The Tomb of Terror – Re-Animator (1985)

As mentioned before, none of the acting in this film will ever be called naturalistic. That’s not to say that it’s bad—quite the opposite, actually. Unlike many movies where you come across a weak link, everyone in Re-Animator does a great job. Even with so many good performances going on, Jeffrey Combs still manages to absolutely steal the show as Herbert West. It’s a shock that his only previous acting experience was from a couple of stage productions. He’s made a career out of playing crazy people such as Herbert, but for my money this is his best performance. I’d even go further and say that Herbert West is one of my favorite characters in all of horror cinema. Special mention must be made of Barbara Crampton as Megan. This has to be one of the bravest performances by an actress in a horror film. I can’t think of many performers who would be willing to be strapped naked to a gurney while a severed head attempts to go down on them. The scene is the ridiculous highlight of the film, and Crampton completely sells the ridiculous situation.

This film is such a blast that it’s easy to overlook some of its faults. The biggest of these is a score from Richard Band (The House on Sorority Row) that is ripped directly from Psycho. In the bonus features found on the Re-Animator DVD, Band says that he was going for an homage with his music, but it really sounds like he couldn’t come up with something original, so he stole from Bernard Hermann. But not even a weak score can undo how much fun the film is. It’s rare in a horror film for dialogue scenes (such as West talking down to Dr. Hill) to be as entertaining as the ones where the blood flows freely. Re-Animator manages to pull that feat off and has remained one of the most original zombie (and Frankenstein) films ever made.

Final Grade: A-

DVD Releases:

Re-Animator was originally released on DVD by Elite Entertainment back in 1997. Although it contained a non-anamorphic print of the film, this was one of the first feature-laden discs of the format. Things start off with two commentary tracks. The first, and best, is from co-writer/director Stuart Gordon. It’s an informative chat, as the director talks about putting together his first film project. Near the end, gaps of silence become more frequent, but this is still a very good track. Next, we have a cast commentary featuring Jeffrey Combs, Bruce Abbott, Barbara Crampton, Robert Sampson, and producer Brian Yuzna. This track features more laughing and jokes from the group and is low on actual insight into the production. From there we move on to additional footage. Included are 23 minutes of footage added to the R-rated cut of the film. Re-Animator is unique in that it was released theatrically unrated, and then an R-rated cut was compiled for VHS. This version cut out nearly all of the gooey gore and put in unwanted subplots such as Dr. Hill being able to hypnotize people. Also included is an unnecessary dream sequence that was deleted from all versions of the film. Trailers and TV spots round out the package. Note to Easter egg hunters: if you change the audio track while watching the promotional material, you will hear commentary from the cast over them. This hidden feature is only available on this original release of the film.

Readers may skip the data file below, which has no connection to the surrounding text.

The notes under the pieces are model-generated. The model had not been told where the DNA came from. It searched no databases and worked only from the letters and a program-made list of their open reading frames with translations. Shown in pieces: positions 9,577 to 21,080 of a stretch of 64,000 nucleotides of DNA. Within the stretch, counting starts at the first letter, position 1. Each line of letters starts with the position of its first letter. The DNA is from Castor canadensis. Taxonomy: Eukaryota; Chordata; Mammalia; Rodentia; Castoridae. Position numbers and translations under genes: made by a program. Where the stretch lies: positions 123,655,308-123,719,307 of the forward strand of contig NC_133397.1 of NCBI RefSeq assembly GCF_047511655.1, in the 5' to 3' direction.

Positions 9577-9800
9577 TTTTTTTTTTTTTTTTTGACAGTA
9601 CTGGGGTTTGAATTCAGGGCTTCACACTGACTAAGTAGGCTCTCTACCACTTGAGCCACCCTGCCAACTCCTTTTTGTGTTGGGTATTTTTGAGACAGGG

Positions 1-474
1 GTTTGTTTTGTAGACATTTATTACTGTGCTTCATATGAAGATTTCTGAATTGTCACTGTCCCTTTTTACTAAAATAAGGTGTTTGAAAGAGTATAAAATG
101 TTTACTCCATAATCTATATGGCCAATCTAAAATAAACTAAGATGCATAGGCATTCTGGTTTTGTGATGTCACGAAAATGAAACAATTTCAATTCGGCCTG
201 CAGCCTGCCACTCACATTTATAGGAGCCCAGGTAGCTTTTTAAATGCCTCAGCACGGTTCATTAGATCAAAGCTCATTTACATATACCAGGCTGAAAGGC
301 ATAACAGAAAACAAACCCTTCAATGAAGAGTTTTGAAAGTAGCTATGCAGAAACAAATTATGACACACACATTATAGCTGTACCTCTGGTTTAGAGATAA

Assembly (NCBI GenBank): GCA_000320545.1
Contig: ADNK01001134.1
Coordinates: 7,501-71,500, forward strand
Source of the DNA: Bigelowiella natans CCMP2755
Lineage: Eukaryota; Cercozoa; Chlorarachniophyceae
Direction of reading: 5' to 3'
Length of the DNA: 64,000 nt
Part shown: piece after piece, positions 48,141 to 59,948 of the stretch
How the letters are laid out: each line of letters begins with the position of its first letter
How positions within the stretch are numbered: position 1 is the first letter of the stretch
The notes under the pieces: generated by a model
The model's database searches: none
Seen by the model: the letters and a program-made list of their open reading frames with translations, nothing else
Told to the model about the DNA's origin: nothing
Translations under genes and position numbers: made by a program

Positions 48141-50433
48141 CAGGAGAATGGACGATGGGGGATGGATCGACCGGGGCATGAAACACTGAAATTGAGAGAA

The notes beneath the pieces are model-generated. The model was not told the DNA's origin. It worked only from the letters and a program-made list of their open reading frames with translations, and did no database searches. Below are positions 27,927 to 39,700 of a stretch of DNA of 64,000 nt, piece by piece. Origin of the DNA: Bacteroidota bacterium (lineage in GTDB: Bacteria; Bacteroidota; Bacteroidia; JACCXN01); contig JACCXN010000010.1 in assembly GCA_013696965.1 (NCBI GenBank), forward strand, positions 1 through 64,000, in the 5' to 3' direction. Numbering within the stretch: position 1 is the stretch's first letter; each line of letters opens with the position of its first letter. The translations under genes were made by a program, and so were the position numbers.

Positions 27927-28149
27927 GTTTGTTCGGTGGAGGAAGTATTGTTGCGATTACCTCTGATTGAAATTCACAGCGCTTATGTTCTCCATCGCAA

A Millennium Edition of the film was put out by Elite in 2002. This two disc set sported a neon green case and carried over all of the features from the first release. Added bonuses included a fifty minute interview with director Stuart Gordon and producer Brian Yuzna (the best extra on the set); an eleven minute interview with co-writer Dennis Paoli; a fifteen minute interview with composer Richard Band (where he tries to defend his stealing of the score from Psycho); and a five minute interview with former Fangoria editor Tony Timpone. Also included is a seventeen minute music discussion with Richard Band that is much more interesting than his interview. We hear him discuss certain music cues and then see them in the film without dialogue or sound effects. Multi-angle storyboard sequences and cast & crew biographies wrap up this set.

The film was released for the last time (so far) on DVD by Anchor Bay Entertainment in 2007. The original printing came with a green highlighter in the shape of a syringe (I have it and it’s pretty sweet). You’ll have to scour eBay for the pen, but you can still buy the disks it came with. Everything was carried over from the previous releases and one great bonus was added, the seventy minute documentary “Re-Animator Resurrectus.” This doc features all of the people interviewed in the last set, in addition to the cast and special FX crew. There is some repeated information from the other features, but if you only watch one, make it this great documentary. Also added were some still galleries, as well as DVD-ROM features, including the script and original “Herbert West: Re-Animator” stories by H.P. Lovecraft. This Anchor Bay Collection version is one of the best DVDs ever released from the company and a must-own for horror fans.

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John is the co-host of The Macguffin Podcast, lover of 80s teen and horror films, and an independent filmmaker.

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